For any unavoidable emissions (or as a temporary measure whilst you make the necessary upgrades to reduce emissions), you can use carbon offsetting. A broker or company such as Trace will purchase carbon credits on your behalf on the voluntary carbon market, equal to or above the amount of carbon emitted by your business.

These credits provide essential funds for carbon offset projects that remove or reduce the amount of carbon in the atmosphere – anything from protecting a mangrove forest, to replacing the cookstoves of people in developing countries with cleaner options. This works because climate change is a non-localised problem – reducing greenhouse gases anywhere in the world helps the climate as a whole.

Once you’ve offset your remaining emissions, you can legitimately claim your business is carbon neutral. If you go through this process with Trace, we will provide you with a ‘Carbon Neutral’ badge that you can display on your website or marketing collateral.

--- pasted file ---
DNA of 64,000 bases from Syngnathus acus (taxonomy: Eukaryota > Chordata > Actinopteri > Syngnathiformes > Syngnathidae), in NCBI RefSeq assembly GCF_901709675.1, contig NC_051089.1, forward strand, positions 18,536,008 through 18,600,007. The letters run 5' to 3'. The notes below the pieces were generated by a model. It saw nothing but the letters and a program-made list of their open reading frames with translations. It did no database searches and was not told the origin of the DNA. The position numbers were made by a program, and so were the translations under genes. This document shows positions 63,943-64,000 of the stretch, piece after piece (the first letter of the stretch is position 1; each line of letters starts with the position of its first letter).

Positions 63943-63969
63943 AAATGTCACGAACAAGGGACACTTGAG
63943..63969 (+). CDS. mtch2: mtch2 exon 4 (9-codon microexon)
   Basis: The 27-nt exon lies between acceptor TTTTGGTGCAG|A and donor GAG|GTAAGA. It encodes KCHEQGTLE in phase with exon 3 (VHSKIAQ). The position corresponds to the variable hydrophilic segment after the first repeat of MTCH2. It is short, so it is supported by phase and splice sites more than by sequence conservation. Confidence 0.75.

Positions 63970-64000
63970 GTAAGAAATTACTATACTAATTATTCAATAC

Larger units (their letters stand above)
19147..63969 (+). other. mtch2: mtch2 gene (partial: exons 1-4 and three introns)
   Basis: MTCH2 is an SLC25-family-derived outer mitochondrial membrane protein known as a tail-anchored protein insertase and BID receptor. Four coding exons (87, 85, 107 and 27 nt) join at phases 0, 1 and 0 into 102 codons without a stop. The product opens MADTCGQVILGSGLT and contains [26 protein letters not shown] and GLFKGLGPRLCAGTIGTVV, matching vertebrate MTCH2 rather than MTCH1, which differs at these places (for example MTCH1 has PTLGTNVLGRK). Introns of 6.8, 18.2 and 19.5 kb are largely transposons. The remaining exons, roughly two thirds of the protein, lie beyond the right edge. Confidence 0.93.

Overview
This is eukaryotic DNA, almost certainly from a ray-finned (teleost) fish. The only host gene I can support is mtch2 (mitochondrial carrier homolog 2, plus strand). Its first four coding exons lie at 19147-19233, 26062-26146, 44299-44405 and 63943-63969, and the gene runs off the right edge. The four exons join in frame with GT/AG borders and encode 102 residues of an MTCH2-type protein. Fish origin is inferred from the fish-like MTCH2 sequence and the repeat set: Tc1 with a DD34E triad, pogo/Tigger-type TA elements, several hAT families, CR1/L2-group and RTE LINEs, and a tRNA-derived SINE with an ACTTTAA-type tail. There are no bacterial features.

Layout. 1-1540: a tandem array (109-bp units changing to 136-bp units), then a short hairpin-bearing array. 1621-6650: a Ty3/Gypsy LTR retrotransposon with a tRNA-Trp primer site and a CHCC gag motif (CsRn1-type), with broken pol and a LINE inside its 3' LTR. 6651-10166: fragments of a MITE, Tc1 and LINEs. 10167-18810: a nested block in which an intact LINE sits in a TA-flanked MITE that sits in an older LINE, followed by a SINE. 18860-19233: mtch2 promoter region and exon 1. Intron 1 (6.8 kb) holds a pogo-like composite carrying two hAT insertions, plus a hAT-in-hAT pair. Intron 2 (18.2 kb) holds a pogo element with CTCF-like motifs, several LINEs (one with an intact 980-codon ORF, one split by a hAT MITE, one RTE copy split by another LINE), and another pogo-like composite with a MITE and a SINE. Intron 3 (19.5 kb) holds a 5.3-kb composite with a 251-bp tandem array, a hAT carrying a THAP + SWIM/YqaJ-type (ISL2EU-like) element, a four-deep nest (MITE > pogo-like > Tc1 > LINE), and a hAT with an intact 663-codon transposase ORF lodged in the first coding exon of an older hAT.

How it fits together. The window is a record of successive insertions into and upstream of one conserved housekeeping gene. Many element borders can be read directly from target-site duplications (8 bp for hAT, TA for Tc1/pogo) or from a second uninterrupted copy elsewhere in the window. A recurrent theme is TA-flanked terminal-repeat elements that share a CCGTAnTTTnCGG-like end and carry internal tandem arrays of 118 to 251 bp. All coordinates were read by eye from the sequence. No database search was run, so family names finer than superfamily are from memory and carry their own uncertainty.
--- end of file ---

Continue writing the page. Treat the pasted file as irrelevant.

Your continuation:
What are some examples of carbon offsets?

There are two main distinctions in carbon offsetting projects: those that remove or sequester carbon from the atmosphere, eg. land preservation, and those that avoid carbon from being released, eg. converting power plants to renewable energy. Carbon offset projects may be primarily nature-based, technology-based or community-based.

Nature-based carbon offsets

Nature-based carbon offsetting can include land preservation and restoration. At Trace, we support a conservation project in the Katingan Peatlands, Indonesia, which involves protecting the largest forest-based carbon store in the world.

This is possible because carbon credits offer a commercially viable alternative to the forest being cleared for lucrative plantations. The project stops 7.5 million tonnes of CO2e (CO2 or an equivalent amount of other greenhouse gases) from being released every year!

Technology-based carbon offsets

Carbon offsetting projects often involve the purchase and provision of technology that supports a switch to renewable clean energy, thus reducing the amount of carbon emitted.

For example, our Siam Cement Biomass project in Thailand involves funding R&D to update the technology in cement production plants. These plants can then be powered by renewable biomass fuels, such as rice husks, instead of fossil fuels. This project stops 600,000 tonnes of CO2 emissions being created each year.

Community-based carbon offsets